Prime Minister Bill English will not rule out trading away the Foreign Affairs portfolio in post-election coalition talks, despite the importance of the role in the aftermath of Brexit and the election of Donald Trump in the US.

Asked about his intentions for the role while in London, English said it was an important time in international relations as New Zealand sets about trying to secure free trade agreements with the European Union, the United Kingdom and salvaging what it can from the Trans Pacific Partnership.

Asked if the job was too important to hand over to a coalition partner such as NZ First leader Winston Peters or one of his MPs after the election, English said such questions would be addressed after the election.

"I'm not ruling anything in, not ruling anything out. I'm not going to speculate on ministerial appointments after an election that is still some time away."


In the past, leaders have ruled out in advance handing over key portfolios such as Finance.

Peters was Foreign Affairs minister under the former Labour Government. While Peters may not want the role again, former Labour MP Shane Jones is widely expected to stand for NZ First in 2017 and Peters may push for Jones to get it.

Jones is yet to confirm he will run for Parliament again but has decided not to renew his role as ambassador for Pacific Development when it ends in May, or take up another role in the Ministry of Foreign Affairs.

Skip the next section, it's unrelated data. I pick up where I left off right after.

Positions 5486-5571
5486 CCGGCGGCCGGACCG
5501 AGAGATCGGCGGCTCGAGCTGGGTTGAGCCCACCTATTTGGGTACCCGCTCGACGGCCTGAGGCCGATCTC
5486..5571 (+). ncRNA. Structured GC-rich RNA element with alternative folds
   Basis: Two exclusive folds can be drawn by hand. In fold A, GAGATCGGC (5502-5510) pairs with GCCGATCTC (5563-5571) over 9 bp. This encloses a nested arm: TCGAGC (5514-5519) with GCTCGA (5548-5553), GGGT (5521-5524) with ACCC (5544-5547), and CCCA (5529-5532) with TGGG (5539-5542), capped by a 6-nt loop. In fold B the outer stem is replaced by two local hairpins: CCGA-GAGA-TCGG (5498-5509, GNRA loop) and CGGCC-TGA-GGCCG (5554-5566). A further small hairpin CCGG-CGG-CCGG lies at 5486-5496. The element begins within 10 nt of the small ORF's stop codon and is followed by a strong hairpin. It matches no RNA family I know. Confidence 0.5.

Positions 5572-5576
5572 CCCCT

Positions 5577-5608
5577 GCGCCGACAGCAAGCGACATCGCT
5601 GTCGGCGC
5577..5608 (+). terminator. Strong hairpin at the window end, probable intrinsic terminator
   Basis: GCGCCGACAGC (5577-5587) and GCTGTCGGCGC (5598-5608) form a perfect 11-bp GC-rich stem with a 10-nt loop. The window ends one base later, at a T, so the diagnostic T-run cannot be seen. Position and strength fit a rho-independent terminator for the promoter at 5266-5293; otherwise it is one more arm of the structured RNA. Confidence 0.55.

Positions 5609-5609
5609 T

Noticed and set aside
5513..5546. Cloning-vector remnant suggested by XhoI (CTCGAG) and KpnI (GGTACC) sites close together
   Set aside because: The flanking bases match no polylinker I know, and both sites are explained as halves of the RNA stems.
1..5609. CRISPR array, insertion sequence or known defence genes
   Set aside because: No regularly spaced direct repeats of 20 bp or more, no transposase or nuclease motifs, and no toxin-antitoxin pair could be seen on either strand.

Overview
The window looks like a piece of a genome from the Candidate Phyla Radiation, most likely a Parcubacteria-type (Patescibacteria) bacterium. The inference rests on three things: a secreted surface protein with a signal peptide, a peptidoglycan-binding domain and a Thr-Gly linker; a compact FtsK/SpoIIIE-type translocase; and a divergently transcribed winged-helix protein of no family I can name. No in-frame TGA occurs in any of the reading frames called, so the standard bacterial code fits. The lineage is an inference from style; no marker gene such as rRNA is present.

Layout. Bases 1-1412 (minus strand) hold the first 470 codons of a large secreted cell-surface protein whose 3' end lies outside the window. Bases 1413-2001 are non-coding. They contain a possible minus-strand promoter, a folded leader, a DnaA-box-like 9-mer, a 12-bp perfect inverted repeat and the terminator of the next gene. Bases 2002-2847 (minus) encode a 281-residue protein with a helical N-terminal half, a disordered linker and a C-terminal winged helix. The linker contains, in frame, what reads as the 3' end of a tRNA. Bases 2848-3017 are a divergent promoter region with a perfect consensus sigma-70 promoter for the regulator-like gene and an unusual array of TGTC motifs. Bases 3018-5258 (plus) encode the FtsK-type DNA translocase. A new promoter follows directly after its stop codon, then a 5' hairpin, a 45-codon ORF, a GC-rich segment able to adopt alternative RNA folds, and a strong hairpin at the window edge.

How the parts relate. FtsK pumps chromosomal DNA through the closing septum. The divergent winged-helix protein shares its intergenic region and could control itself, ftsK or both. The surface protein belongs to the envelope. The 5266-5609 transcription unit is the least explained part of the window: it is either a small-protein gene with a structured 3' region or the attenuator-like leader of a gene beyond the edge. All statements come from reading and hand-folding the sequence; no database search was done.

That could be problematic for a Government which is seeking free trade agreements with the EU and United Kingdom. While Jones is pro free trade, Peters opposed the free trade agreement with China. He also opposes the Trans Pacific Partnership and has berated the Government for halting free trade talks with Russia.

English also refused to be drawn on who would replace Foreign Minister Murray McCully who will leave the role in May after deciding not to run for Parliament again.

In his reshuffle after becoming Prime Minister in December, English kept McCully on as Foreign Minister until March, saying he needed McCully's expertise for his first few months in the role given the uncertainty that would spring from Brexit and the election of Trump.

English said he had not yet turned his mind to who would replace McCully. "We are certainly enjoying the benefit of the extensive experience and hard work of the current foreign minister."

As well as the handover of Foreign Affairs Minister, Sir Jerry Mateparae is taking over as UK High Commissioner from Sir Lockwood Smith in about nine weeks time.


English said that was a critical role and he expected Mateparae to continue with the work of Smith, and ensure there was clarity about New Zealand's interests.

"It is going to continue to be important. As a country we need to work out how to roll with the changes and no one is quite sure what path it is going to follow. So having good, competent, practical people on the ground is going to help."